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Governor honors Wind Crest veteran for ‘green’ work

Created date

September 22nd, 2009

Evans was honored by the governor for working to protect a key wildlife habitat; urging the routing of I-70 over Vail Pass, a direction far less destructive to wildlife habitat; and serving as a prime advocate for establishing a walleye fishery in the state. But a plane crash while serving in World War II almost made none of his later work for green initiatives possible. Instead, it helped shape this Air Force pilot s persistent personality and commitment to public service.

Out of altitude and options

I was flying an A36 in India and Burma where I had a close call, Evans recalls. On a return mission, from dropping supplies behind the lines, we had a few extra fuel tanks, and when we made a maneuver and peeled up, one of the wires near the brakes broke and put me in a high speed stall, too low to recover. As Evans explains, The gas tanks exploded, blew the canopy off, and next thing you know, it s getting a little warm. There are flames coming through the fire wall, and I m pretty sure at this point my clothes are on fire. All things considered, I am able to get [the plane] to the ground and get out. So there I am, rolling around, trying to get the burning clothes off, and next thing I know, all the ammo starts going off in the plane so I have to run another 50 yards to get away. When the medics arrived, Evans says, I was given a shot of morphine and later found out I had a fractured back, pinched vertebrae, and over 70% of my body was burned.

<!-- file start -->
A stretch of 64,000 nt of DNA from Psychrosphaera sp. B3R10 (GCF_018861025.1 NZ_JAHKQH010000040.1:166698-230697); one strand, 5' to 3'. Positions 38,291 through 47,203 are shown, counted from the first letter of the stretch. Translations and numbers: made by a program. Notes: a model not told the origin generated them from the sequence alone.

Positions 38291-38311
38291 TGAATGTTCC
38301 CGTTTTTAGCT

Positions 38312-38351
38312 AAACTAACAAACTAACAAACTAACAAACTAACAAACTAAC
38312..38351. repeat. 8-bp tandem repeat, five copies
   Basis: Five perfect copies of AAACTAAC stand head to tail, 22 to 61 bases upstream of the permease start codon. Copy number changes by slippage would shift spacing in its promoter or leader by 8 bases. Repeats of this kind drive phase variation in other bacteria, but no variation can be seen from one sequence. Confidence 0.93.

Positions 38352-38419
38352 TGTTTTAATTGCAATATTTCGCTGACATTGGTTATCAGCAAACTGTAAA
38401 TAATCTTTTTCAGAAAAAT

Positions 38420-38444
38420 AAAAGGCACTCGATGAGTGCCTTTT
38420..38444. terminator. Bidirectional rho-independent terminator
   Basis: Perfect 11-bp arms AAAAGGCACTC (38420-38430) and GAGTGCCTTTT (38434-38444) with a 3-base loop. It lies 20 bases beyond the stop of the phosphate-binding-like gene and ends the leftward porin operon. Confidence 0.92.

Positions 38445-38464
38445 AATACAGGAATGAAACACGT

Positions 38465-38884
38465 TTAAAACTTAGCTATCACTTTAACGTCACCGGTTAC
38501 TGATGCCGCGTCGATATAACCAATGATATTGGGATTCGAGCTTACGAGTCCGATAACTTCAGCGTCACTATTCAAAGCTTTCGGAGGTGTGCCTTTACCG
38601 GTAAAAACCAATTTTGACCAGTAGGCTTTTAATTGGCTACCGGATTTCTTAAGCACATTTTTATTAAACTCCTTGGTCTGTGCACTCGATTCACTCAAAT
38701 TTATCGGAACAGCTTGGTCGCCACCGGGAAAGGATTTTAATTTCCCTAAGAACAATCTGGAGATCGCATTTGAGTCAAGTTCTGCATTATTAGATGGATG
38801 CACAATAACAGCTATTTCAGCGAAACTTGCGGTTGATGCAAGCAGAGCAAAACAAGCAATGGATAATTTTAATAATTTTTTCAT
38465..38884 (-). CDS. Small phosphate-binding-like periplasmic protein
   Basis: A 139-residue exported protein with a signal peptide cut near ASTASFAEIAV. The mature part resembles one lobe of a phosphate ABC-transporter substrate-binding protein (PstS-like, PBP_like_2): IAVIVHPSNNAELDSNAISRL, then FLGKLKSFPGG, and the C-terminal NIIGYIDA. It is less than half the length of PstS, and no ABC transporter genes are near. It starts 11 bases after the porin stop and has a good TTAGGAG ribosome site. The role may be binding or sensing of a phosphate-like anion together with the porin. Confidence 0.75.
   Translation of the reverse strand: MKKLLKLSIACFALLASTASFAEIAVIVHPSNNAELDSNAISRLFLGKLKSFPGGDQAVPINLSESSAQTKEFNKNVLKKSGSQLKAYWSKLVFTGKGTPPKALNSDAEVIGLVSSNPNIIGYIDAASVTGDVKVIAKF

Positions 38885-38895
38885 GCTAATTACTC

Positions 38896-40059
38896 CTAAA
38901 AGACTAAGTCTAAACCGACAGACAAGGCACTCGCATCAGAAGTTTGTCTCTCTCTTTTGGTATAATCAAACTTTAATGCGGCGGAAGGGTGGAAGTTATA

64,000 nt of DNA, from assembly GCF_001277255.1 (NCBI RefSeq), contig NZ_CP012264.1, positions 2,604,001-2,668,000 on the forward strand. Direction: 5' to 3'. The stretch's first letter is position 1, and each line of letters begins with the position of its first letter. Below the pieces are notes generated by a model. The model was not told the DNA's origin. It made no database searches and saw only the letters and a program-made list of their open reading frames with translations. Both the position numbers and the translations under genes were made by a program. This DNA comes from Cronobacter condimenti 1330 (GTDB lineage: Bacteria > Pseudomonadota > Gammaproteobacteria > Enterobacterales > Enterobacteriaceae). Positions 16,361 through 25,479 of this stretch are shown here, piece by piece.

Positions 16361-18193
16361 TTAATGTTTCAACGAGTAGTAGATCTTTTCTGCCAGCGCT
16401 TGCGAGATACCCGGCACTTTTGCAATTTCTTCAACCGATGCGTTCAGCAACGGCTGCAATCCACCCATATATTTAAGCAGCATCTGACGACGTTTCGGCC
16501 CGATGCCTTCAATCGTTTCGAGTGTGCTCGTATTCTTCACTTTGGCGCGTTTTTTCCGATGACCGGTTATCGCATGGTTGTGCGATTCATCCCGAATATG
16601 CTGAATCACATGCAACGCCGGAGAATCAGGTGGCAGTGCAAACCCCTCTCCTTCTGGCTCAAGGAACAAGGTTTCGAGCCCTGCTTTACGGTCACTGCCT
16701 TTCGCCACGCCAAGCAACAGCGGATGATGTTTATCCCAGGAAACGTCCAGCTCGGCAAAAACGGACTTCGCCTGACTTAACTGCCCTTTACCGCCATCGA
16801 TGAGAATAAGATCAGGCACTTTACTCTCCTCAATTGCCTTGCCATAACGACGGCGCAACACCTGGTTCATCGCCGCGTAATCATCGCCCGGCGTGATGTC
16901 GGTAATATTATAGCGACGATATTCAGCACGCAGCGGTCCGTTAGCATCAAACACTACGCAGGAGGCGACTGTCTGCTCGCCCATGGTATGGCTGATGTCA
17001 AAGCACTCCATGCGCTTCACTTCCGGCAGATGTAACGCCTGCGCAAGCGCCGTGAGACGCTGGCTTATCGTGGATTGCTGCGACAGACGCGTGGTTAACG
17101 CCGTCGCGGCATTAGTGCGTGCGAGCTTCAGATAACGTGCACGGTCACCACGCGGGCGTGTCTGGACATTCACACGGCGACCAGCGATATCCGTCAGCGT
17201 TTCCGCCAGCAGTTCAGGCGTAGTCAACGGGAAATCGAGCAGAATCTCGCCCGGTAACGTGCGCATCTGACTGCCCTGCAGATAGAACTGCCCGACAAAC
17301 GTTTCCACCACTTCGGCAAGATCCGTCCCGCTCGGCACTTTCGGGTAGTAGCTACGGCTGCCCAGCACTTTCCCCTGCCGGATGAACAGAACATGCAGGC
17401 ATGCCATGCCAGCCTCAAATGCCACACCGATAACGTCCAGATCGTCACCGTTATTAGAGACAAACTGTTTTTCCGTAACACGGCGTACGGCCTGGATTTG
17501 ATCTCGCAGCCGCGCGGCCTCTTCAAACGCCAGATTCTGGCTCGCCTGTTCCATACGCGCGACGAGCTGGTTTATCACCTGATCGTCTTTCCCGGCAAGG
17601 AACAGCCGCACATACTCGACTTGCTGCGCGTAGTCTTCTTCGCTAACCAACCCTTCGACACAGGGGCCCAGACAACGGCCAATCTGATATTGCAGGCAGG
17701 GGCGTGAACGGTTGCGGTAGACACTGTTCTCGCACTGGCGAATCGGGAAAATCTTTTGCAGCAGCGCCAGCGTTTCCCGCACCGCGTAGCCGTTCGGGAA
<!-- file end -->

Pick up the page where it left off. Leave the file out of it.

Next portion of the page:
Purposeful persistence, with good nature

In the painful days that followed, one military doctor thought Evans wouldn t make it. But after 18 skin grafts, some painful rehabilitation, and six long months in a hospital in India, Evans started to recover and was eventually ordered to return home. That same courage and perseverance to hold onto life was what Governor Bill Ritter recognized Evans for last month. And it was what Ritter says made Evans so great at his job as a biologist and advocate for preserving the environment. I was occasionally called an S.O.B., Evans laughs, recalling his stubbornness while fighting for the environment. So, yes, that was one of my many nicknames. But like the governor says, everyone that really knows me knows I never took it personally and I prefer to think it stands for Sweet Old Bob. Craig Erickson,Wind Crest s executive director, says of Evans, Bob was essential in the protection of key wildlife habitat. And he had a significant positive impact on wildlife and the environment during his many years of service to the state. But aside from all of that, he has such a friendly and humorous personality that everyone here just absolutely loves him.

Fighting for the fish

As a member of the Department of Natural Resources, Evans continued to fly and perform stream surveys. His persistence and tenacity paid off when he worked with Shell Oil on land exchanges and, most notably, brought the walleye fish into Colorado. The eggs were flown in from Washington to a hatchery, and I had the task and privilege of babysitting them in their first few days, which consisted of hatching them in a bell jar and picking out the spoiled eggs, to prevent them from spoiling the rest of the lot. I lost some sleep trying to do it. But walleye is some of the best eating fish out there, and now they are in every one of our waters that can sustain them. In his letter thanking Evans for his public service, Ritter wrote: You caught the attention of many and revealed yourself as someone who really cared about the fate of Colorado wildlife. It is a humbling thing being remembered and thought of for your work, Evans says.